restoring our biblical and constitutional foundations


Returning Evangelism to the Local Church

 David Alan Black  

One of the major lessons taught in the New Testament is the biblical centrality of the local church. Each and every congregation is to be an evangelistic, witnessing community. “The Lord’s message rang out from you,” wrote Paul to the Thessalonian church (1 Thess. 1:8), implying that when a church receives the Good News of salvation it has an obligation to pass it on. Our God is a missionary God, and our Lord Jesus Christ commands us to be His witnesses in the entire world, beginning with our own “Jerusalem” (Acts 1:8).

The idea that a local church is to be a witnessing community may come as a surprise to some people. When they think of evangelism they think only of professional evangelists and large, city-wide crusades. And this is partly true. God has blessed the work of fulltime evangelists and their efforts to reach whole cities for Christ. The weakness of this approach is that it sometimes leads local congregations to abdicate their own personal responsibility to reach their communities for Christ.

I often hear people complain that witnessing does not come “naturally” for them. With this I quite agree. Evangelism is not a natural task at all. It is a completely supernatural enterprise. In fact, personal evangelism is utterly impossible unless the Spirit of the Lord Jesus is given free reign in our lives. Thus, while it is our duty to share our faith with others through word and deed, even more it is a divinely-enabled privilege. And unless we learn to view evangelism in those terms – as a great privilege and not merely as a duty to be performed legalistically – we will never be successful in motivating either ourselves or others to share Jesus, no matter how much training we may have had in this or that evangelistic technique or method.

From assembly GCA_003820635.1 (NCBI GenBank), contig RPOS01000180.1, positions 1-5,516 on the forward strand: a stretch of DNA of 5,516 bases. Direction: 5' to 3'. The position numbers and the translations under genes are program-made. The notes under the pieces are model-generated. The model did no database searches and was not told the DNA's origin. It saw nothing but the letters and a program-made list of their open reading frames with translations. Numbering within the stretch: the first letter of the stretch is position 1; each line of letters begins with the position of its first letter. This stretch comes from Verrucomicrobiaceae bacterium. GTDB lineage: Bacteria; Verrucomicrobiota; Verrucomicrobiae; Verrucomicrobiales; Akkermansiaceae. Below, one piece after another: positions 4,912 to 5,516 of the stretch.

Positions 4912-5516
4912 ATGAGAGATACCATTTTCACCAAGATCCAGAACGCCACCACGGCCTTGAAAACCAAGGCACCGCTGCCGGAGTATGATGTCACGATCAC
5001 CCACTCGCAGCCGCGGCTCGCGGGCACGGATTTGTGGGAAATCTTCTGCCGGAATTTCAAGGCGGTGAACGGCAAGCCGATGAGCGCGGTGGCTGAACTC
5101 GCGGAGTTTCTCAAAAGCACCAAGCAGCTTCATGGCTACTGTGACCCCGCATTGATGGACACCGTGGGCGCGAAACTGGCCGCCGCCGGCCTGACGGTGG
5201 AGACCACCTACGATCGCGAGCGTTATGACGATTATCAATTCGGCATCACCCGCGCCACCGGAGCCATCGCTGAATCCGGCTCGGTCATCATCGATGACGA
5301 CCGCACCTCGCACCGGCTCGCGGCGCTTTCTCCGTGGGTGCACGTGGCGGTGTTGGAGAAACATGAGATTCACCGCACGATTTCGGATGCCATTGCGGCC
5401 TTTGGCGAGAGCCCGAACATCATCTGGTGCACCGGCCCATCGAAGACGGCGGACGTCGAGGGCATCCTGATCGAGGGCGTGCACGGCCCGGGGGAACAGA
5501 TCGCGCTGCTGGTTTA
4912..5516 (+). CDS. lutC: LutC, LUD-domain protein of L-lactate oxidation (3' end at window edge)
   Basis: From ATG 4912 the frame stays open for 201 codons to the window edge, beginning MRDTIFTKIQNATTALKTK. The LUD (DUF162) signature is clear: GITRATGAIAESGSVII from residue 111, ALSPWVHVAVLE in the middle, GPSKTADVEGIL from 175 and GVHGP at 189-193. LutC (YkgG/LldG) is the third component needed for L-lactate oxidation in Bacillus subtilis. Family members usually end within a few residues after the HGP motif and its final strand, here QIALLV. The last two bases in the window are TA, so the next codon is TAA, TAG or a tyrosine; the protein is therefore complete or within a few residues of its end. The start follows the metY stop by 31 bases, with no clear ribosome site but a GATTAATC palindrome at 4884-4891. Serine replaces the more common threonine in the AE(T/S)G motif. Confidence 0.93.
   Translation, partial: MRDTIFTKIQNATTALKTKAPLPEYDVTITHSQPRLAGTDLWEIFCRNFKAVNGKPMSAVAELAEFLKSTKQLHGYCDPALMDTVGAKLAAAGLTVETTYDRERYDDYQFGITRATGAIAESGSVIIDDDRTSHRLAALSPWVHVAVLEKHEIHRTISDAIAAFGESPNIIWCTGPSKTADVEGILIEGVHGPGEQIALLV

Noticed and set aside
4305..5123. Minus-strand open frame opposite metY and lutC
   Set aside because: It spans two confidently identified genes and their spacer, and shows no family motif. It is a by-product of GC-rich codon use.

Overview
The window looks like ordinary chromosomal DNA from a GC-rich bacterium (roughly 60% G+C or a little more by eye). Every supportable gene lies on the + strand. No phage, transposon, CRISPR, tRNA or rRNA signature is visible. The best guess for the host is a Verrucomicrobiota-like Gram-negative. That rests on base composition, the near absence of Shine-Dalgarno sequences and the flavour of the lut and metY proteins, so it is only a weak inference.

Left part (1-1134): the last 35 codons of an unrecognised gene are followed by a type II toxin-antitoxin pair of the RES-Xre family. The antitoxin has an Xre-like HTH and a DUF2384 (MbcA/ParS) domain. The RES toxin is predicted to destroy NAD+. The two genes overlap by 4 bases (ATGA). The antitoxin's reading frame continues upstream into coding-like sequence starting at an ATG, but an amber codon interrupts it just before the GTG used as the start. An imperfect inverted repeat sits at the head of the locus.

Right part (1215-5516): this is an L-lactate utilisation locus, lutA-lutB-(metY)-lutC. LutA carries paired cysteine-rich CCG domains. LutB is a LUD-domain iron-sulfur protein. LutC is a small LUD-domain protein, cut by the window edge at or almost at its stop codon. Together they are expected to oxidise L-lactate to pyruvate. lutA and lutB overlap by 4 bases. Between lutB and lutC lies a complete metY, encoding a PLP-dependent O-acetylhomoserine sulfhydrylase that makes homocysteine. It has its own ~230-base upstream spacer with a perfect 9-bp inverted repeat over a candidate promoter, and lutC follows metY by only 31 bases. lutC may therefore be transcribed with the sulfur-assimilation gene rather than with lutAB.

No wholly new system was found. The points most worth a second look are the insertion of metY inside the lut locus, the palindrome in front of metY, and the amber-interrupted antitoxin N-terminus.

For most of us, the problem is not one of indifference. We long for people to come to Christ and be changed forever. Our problem is inactivity. And behind it all is a lack of motivation or even a lack of faith that God can use us. We must pray that the same missionary Spirit of the Book of Acts would fall upon us afresh. At the same time, we must beware of counterfeit “fads” in evangelism that ignore the incarnational aspect of missions. How easily we reduce witnessing to passing out a tract or placing a bumper sticker on our car, not that those things are bad in and of themselves. We stay aloof from human sin and tragedy. We love the lost, but not sacrificially. It costs us little to leave a tract with our restaurant server. It is far more difficult to engage him or her in conversation. However, the very shape of Christian mission is cruciform. People are receptive to the Gospel when we enter into their suffering. How often we fail to utilize God-given opportunities to witness!

No doubt I have painted with too broad a brush. Many Christians are committed to living sacrificially for the sake of the Gospel. Yet it is a matter of priorities. Biblical evangelism is always costly. And it always combines words with works. Jesus was never content with mere teaching. His was a ministry in which words and works achieved a perfect and beautiful balance. Service was indissolubly linked with preaching. The problem we experience, whenever we think about evangelism, concerns the tension between proclamation and presence. The ideal combination is rarely achieved today, as it was in Jesus’ ministry. As John Poulton has said (A Today Sort of Evangelism, p. 60), “Christians need to look like what they are talking about.” We cannot communicate the Gospel in words only. Evangelism must also include loving deeds.

A large segment of the evangelical constituency, it seems to me, fails to understand the need for holistic mission. All Christians are called both to witness and to serve. The church needs to keep returning to the example of Christ, incarnate and crucified, risen and returning, ruling the church, bestowing gifts, for its model and motivation. On seven different occasions in the Gospels we read that Jesus was “moved with compassion,” and out of that motive came healing, both physical and spiritual.  Likewise, Paul reminds us that although we are not saved “by works,” and that neither our salvation nor our faith is cause for boasting (Eph. 2:8-9), we are “created in Christ Jesus for good works” (2:10), works that befit the new life we have received in Christ and that draw others to the Savior.

If this is true of every child of God, why should the work of evangelism be left to professionals? Surely it is befitting that people who bear the Name of Christ should work tirelessly for the “progress of the Gospel” (Phil. 1:5). Our Lord Himself set the example. It is now up to us to follow Him in love and obedience.

January 23, 2009

David Alan Black is the editor of

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